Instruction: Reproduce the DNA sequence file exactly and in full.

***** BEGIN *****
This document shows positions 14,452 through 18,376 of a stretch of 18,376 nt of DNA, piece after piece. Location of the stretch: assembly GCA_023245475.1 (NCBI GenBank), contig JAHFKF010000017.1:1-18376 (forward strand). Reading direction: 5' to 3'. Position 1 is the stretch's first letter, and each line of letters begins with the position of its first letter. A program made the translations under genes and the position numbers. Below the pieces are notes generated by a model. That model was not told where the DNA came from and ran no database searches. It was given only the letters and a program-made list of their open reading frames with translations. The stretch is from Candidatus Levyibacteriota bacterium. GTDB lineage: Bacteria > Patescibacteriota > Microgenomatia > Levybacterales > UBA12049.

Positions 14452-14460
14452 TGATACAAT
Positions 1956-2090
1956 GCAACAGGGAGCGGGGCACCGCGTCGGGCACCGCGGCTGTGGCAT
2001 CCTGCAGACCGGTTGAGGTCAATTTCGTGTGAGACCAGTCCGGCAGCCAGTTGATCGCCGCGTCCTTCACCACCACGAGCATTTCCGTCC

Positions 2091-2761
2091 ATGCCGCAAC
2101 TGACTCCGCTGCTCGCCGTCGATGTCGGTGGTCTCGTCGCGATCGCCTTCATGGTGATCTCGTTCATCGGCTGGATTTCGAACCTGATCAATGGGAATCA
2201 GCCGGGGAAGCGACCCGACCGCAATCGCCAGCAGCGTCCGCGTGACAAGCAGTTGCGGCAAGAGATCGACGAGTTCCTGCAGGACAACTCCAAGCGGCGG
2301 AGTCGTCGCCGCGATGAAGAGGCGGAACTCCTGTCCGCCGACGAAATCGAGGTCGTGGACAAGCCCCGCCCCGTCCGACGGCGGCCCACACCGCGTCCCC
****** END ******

This document shows positions 14,452 through 18,376 of a stretch of 18,376 nt of DNA, piece after piece. Location of the stretch: assembly GCA_023245475.1 (NCBI GenBank), contig JAHFKF010000017.1:1-18376 (forward strand). Reading direction: 5' to 3'. Position 1 is the stretch's first letter, and each line of letters begins with the position of its first letter. A program made the translations under genes and the position numbers. Below the pieces are notes generated by a model. That model was not told where the DNA came from and ran no database searches. It was given only the letters and a program-made list of their open reading frames with translations. The stretch is from Candidatus Levyibacteriota bacterium. GTDB lineage: Bacteria > Patescibacteriota > Microgenomatia > Levybacterales > UBA12049.

Positions 14452-14460
14452 TGATACAAT
Positions 1956-2090
1956 GCAACAGGGAGCGGGGCACCGCGTCGGGCACCGCGGCTGTGGCAT
2001 CCTGCAGACCGGTTGAGGTCAATTTCGTGTGAGACCAGTCCGGCAGCCAGTTGATCGCCGCGTCCTTCACCACCACGAGCATTTCCGTCC

Positions 2091-2761
2091 ATGCCGCAAC
2101 TGACTCCGCTGCTCGCCGTCGATGTCGGTGGTCTCGTCGCGATCGCCTTCATGGTGATCTCGTTCATCGGCTGGATTTCGAACCTGATCAATGGGAATCA
2201 GCCGGGGAAGCGACCCGACCGCAATCGCCAGCAGCGTCCGCGTGACAAGCAGTTGCGGCAAGAGATCGACGAGTTCCTGCAGGACAACTCCAAGCGGCGG
2301 AGTCGTCGCCGCGATGAAGAGGCGGAACTCCTGTCCGCCGACGAAATCGAGGTCGTGGACAAGCCCCGCCCCGTCCGACGGCGGCCCACACCGCGTCCCC